10. Eric Huffstutler
    Joined: Jun 15, 2010
    Posts: 60

    Eric Huffstutler
    Member

    From what I have heard in the past from someone deep into military vehicle history, there may be cars actually built in 1942 but was re-vin, sold and registered as 1946 as they were unsold leftovers placed into storage during the war. But new tooling was done in 1946 for new assemblies onwards. Could also acount for the early print book showing the older frame, done before retooling decisions made - or just reprints with a year change?
     
  11. Eric Huffstutler
    Joined: Jun 15, 2010
    Posts: 60

    Eric Huffstutler
    Member

    Yes, any help coming from official reference books would be great. That 1946 book showing the 1941 style frame, what was the publish date? Do you have a scan of that chart-page?

    This has been ongoing for years to sort out the different types of frames and yes as Bruce hinted at, the 1941 pickup carrried over the old design one more year on pickup trucks while cars changed.

    And anyone have diagrams-photos sorting out Mercury as well since I had heard that Ford borrowed the layout design from 1940 Mercury for it new 1941 design. Someone said the 1939 and 1940 Mercury frames are the same. I seem to recall seeing the 1939 looking almost identical to the 1939 Ford and while 1940 Ford stayed the same. Mercury changed completely (at least shown on my blueprint alignment charts done the years the cars were made) and Ford used that design for their 1941?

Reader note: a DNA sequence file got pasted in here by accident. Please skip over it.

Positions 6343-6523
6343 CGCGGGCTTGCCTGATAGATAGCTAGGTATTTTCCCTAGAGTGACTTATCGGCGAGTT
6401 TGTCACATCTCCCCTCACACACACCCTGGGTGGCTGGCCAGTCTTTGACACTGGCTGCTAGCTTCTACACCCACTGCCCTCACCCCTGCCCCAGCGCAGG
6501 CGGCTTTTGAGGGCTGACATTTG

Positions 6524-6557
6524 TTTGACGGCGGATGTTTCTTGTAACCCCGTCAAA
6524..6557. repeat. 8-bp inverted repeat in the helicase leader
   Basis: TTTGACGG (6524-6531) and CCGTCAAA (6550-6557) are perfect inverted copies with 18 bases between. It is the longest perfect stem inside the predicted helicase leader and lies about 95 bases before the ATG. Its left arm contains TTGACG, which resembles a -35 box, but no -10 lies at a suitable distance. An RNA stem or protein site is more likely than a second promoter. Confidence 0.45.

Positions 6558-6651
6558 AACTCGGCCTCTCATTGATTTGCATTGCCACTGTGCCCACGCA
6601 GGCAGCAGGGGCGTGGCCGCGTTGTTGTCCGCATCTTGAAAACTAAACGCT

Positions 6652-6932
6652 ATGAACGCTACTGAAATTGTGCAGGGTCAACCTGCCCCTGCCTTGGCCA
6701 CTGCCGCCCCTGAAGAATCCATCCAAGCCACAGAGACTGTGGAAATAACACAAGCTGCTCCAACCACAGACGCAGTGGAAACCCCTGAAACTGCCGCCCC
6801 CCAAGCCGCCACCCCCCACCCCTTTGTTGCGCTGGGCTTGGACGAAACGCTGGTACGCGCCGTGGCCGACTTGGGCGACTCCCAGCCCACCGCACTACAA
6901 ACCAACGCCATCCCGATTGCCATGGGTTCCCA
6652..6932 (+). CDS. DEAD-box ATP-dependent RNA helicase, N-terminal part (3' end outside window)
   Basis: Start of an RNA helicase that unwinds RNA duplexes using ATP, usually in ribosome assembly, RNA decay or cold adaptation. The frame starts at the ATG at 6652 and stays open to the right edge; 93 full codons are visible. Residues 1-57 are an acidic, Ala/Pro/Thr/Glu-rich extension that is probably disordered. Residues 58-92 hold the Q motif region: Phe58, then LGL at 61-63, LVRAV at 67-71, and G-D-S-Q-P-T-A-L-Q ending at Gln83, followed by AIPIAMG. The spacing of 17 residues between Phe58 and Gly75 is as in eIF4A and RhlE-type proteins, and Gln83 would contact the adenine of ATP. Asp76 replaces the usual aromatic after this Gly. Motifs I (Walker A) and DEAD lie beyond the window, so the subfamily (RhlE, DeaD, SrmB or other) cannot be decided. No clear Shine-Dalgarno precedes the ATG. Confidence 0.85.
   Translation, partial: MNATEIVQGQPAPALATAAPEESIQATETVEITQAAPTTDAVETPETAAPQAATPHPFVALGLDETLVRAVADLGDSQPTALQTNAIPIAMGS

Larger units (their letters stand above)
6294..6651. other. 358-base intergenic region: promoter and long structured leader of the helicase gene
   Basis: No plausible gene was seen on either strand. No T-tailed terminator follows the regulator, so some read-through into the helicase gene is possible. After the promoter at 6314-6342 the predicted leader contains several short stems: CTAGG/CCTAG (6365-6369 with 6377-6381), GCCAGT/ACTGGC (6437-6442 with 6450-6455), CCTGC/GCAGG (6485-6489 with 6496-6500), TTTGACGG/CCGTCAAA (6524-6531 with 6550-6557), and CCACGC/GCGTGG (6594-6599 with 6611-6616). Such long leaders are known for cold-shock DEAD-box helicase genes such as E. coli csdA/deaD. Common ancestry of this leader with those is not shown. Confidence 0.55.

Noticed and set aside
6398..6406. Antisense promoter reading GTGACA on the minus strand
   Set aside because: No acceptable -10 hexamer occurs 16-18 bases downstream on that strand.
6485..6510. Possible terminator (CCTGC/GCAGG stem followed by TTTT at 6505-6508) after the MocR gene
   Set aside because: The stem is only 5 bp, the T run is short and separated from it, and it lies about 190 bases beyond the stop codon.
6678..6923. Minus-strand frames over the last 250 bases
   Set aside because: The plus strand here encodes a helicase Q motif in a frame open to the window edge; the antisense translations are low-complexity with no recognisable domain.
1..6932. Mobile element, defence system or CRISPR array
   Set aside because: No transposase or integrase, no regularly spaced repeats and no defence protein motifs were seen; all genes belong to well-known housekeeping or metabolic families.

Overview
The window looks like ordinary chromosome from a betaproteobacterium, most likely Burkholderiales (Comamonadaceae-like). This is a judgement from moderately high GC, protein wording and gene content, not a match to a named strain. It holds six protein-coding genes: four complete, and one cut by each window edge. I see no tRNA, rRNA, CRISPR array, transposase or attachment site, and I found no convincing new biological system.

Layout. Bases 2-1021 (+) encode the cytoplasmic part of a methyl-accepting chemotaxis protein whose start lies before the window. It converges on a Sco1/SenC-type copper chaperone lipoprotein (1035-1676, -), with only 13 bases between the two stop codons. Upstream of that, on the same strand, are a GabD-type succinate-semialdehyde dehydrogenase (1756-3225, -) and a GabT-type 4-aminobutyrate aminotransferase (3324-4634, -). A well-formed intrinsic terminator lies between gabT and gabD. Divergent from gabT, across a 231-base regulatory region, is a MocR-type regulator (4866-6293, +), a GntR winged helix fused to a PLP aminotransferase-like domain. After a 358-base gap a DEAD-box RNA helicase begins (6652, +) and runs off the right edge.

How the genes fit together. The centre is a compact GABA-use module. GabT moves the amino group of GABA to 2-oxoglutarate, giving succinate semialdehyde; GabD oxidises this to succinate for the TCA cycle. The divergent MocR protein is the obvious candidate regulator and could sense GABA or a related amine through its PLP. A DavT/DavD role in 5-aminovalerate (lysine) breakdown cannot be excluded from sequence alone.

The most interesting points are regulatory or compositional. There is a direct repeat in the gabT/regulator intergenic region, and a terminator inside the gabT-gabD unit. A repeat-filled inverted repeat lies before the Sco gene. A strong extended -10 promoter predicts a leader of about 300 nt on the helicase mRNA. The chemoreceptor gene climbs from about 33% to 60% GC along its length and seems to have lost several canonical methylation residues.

Maybe we can sort it out for everyone? :)
     
  12. 1sic50h
    Joined: Feb 18, 2009
    Posts: 53

    1sic50h
    Member
    from San Diego

    I just built a 39 ford sedan frame with mustang 2 and 4 link and did a 40 ford frame coupe the same and both frames were the same as my 1940 Merc coupe frame . Only difference is the Merc frame is 4 inches longer .


    Posted using the Full Custom H.A.M.B. App!
     
  13. Sort of on the topic of the frames, the diffs. Are the 40 Ford and 40 Mercury the same width?

    With thanks

    Gavin
     
  14. Eric Huffstutler
    Joined: Jun 15, 2010
    Posts: 60

    Eric Huffstutler
    Member

    The treads are identical for both so figure so are the axles. Tread is 58.25"

    Eric
     
  15. Bruce Lancaster
    Joined: Oct 9, 2001
    Posts: 21,682

    Bruce Lancaster
    Member Emeritus

    Early '46's used some '42 type parts that were soon retooled...floor pan with tool well, fuel pump with no glass bowl, etc. Leftover cars are HIGHLY unlikely...the last '42's were corraled by the government and doled out to high priority civilian users like law enforcement, and the government bought its own '42 sedans built in several batches during the war.